What's for you : You need to consider how you intend to use your inflatable boat.
This will influence the design and sizes of boat that best meet your needs.
Such considerations should include: Number of passengers and gear you will normally carry, to estimate the weight capacity.
Room needed for bulky equipment and supplies.
What type of conditions and elements you will expose your boat to.
Do you intend to use this as a tender, sport-boat, fishing, diving, hunting, etc?
It is important that the model be capable of rolling up or would the performance and low maintenance of a Rigid be more beneficial?
What's out there?
Three main categories of inflatable boats exist on the market.
The Rigid Inflatable Boat (R.I.B), Performance Rigid Roll-ups and the Collapsible models.
The RIBs offer higher performance capability and stability as a sport boat. In comparison to standard aluminum or fiberglass boats, RIBs are lighter in weight and provide higher performance with a smaller size engine. They provide virtually maintenance free use and are very popular both as tenders and sport boats. We recommend a fiberglass hull with gel coat over an aluminum hull for a RIB.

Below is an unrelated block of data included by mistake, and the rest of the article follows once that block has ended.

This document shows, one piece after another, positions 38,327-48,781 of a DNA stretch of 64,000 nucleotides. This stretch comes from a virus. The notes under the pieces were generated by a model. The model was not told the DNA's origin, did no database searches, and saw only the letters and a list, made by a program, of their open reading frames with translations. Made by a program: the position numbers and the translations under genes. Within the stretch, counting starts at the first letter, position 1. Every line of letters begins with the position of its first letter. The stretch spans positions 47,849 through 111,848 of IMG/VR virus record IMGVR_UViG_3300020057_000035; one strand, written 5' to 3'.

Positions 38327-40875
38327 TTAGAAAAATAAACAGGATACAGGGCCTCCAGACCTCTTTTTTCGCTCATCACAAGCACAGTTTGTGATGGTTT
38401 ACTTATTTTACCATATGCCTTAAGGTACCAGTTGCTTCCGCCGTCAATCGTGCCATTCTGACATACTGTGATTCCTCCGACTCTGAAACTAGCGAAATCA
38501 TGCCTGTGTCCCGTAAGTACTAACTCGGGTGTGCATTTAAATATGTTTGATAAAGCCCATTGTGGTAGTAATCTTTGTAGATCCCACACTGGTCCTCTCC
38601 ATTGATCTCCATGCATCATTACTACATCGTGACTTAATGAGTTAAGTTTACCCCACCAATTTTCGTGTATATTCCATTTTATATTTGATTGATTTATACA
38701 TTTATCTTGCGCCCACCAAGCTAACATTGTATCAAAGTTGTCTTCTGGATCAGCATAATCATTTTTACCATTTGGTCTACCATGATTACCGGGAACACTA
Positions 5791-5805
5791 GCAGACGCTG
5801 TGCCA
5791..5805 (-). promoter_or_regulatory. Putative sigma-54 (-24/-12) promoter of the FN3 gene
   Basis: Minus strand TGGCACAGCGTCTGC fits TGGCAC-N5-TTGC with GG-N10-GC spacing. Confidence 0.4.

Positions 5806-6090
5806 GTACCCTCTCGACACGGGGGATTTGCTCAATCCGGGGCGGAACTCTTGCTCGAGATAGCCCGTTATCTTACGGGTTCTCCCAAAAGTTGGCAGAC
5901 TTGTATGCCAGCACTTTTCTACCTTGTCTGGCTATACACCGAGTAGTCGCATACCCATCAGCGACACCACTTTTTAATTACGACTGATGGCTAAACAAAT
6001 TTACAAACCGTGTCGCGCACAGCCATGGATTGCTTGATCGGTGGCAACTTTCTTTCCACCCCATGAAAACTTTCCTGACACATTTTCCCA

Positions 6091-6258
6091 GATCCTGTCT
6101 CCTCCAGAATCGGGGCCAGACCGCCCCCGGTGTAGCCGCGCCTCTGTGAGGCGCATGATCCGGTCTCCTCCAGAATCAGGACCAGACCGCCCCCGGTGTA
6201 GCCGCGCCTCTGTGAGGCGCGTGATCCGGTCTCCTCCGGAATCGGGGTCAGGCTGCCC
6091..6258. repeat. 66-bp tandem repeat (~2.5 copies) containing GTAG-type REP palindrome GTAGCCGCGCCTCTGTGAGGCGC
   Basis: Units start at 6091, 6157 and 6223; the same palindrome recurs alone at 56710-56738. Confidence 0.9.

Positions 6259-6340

A well constructed fiberglass hull is just as light (see specifications), and easier to maintain and repair than an aluminum hull. You must also beware of corrosion and electrolysis, the added difficulties of welded repairs, and poor adhesion of paint and glue when using an aluminum hull.
The Performance Rigid Roll-up is designed with ease of storage and a low overall weight in mind. This model can be rolled up and stored with the floor system still inside the boat. Assembly is simply to inflate the boat. No need for a flat surface and it can even be assembled hanging from the halyard.
The fully Collapsible models offer a more rigid floor system than the roll up model but do so with some drawbacks. The floor system is typically made of wood which will eventually require some maintenance. Also, the assembly of the boat is increased because the boards must be removed every time the boat is collapsed.
The horsepower rating is typically higher for these models than roll-ups.
Beware of boats with the points on the wrong end!